Per Edward's death certificate it states Edward was born in Bowie County, Texas. In early records of Bowie County in the Fort Worth Library Genealogical Section, from a book entitled "DeKalb and Bowie County History and Genealogy" by Emma Lou Meadows, 1968 on a section "Elliotts" the following:

"R.M.D.J. Elliot, alcaide, merchant, planter and slave owner, moved to Texas, near Sims, from Georgia in 1818. Elliot Landing, south of Corley, Texas, was included in his original land grant survey, as he was granted a league (4,428 acres) and a labor (177 acres) of land. Patriots were, at that time, given a labor after they had lived in Texas for three years and had proven to be good citizens. When Red River was divided, 640 acres of Elliot's land was in Cass County. A portion of the homestead is now a part of Red River Arsenal."

Through my research, I am able to confirm Edward's Civil War service as I have a copy of his record. He was in Company A, 7th Texas Infantry, enlisted at Marshall, Texas, under General Hiram Bronson Granbury. He was stationed early on in Hopkinsville, Kentucky and saw service in this company with his relations by marriages of Estes family members into the Col. Leonard Williams line. From the book "A Band of Heroes" by James McCaffrey, 1985, Eakin Press (now out of print) - Edward Estes, George W. Williams, Hardy B. Williams, L.S. Williams and L.H. Williams were also in this company.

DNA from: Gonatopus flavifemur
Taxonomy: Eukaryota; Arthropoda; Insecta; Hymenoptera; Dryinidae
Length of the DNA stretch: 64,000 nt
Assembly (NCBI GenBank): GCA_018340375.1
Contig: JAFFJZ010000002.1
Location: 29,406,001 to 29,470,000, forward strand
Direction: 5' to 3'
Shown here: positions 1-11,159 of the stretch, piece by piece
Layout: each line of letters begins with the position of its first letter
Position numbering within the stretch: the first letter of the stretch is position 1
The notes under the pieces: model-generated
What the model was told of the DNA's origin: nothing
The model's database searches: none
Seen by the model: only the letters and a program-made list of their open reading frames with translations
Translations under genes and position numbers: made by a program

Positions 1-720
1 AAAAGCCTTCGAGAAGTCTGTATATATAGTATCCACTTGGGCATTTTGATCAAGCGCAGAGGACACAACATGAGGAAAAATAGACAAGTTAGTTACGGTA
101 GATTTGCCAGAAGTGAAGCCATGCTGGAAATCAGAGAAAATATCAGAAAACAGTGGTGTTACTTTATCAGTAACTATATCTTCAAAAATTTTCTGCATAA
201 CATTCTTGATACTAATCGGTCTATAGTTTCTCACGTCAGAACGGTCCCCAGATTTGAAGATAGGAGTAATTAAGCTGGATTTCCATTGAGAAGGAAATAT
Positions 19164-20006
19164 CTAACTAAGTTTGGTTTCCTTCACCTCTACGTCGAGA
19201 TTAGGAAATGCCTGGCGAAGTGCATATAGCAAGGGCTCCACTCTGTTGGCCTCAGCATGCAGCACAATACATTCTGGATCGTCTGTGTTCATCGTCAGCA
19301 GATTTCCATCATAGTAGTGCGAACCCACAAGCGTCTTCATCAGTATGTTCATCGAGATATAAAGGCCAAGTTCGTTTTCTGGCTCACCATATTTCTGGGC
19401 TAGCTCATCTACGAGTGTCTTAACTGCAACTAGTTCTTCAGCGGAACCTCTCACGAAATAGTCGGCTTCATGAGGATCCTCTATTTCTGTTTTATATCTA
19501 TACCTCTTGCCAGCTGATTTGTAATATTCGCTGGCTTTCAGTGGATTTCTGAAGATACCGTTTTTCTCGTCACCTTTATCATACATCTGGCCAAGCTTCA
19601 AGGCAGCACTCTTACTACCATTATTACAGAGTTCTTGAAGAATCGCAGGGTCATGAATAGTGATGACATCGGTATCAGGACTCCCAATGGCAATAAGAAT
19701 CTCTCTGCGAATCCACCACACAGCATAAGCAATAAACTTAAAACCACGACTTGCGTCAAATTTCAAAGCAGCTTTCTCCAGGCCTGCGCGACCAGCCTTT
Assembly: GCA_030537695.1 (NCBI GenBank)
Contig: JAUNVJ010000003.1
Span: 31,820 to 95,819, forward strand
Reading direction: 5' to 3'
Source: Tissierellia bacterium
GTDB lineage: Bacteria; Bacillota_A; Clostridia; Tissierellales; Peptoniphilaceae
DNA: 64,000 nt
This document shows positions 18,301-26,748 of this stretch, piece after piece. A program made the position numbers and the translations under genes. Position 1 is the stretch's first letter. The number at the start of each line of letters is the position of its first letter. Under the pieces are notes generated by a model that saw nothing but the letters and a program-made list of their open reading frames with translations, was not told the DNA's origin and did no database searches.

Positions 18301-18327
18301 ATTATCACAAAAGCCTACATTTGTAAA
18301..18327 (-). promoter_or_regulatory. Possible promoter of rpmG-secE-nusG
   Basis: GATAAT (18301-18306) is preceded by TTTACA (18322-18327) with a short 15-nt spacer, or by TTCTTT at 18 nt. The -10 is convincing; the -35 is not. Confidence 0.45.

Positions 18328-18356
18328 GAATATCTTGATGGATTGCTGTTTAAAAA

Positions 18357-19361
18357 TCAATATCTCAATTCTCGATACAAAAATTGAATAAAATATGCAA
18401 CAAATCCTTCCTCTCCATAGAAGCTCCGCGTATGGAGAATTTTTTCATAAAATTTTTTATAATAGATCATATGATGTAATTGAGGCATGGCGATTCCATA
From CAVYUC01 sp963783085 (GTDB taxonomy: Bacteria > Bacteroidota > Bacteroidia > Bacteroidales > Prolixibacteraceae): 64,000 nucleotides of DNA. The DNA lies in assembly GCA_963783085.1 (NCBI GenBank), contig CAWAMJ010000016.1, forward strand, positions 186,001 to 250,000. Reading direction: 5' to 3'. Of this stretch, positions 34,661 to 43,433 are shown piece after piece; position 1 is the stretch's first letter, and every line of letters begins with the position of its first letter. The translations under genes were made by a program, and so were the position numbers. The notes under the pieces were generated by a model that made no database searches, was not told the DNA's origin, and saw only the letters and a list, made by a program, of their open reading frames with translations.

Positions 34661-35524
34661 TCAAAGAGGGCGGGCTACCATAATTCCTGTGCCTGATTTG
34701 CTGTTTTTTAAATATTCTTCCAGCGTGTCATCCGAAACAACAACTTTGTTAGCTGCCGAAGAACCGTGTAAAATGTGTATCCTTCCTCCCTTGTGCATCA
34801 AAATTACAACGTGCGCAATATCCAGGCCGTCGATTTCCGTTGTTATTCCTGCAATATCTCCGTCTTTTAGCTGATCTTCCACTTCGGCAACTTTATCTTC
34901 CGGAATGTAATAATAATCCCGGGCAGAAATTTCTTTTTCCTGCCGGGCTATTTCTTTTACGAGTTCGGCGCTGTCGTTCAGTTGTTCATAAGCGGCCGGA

From extant copies of Aaron and Edward's letters to each other (collected by Dan Williams and transcribed by Floyd Smith), Edward was wounded and placed with a family on a farm during the time of the Battle of Jonesboro (at the end of the long siege of Atlanta by Sherman on his march to the sea). As Aaron died during this several months' long siege, Edward's life was probably spared due to his wound. It was not stated in these letters exactly where Edward was while recovering from this wound.

Roger Estes, Edward's great grandson states family history says that that Edward was shot in the thigh, but also wounded in the hip. He did recover enough to fight until the end of the war, being paroled May 2 or 25, 1865. Parole issued at Headquarters, Augusta, Georgia. His parole states "The bearer E.B. Estes a private in Company A, 7th Regiment, Texas Vols., a Paroled Prisoner of the Army commanded by Gen. J.E. Johnston, has permission to go to his home and there remain undisturbed, on condition of not taking up arms against the United States until properly relieved of the obligation of his Parole. By command of Brig. Gen. B.D. Fry (Original parole in possession of Roger Estes.) After his parole, Edward is said to have walked all the way home to Texas.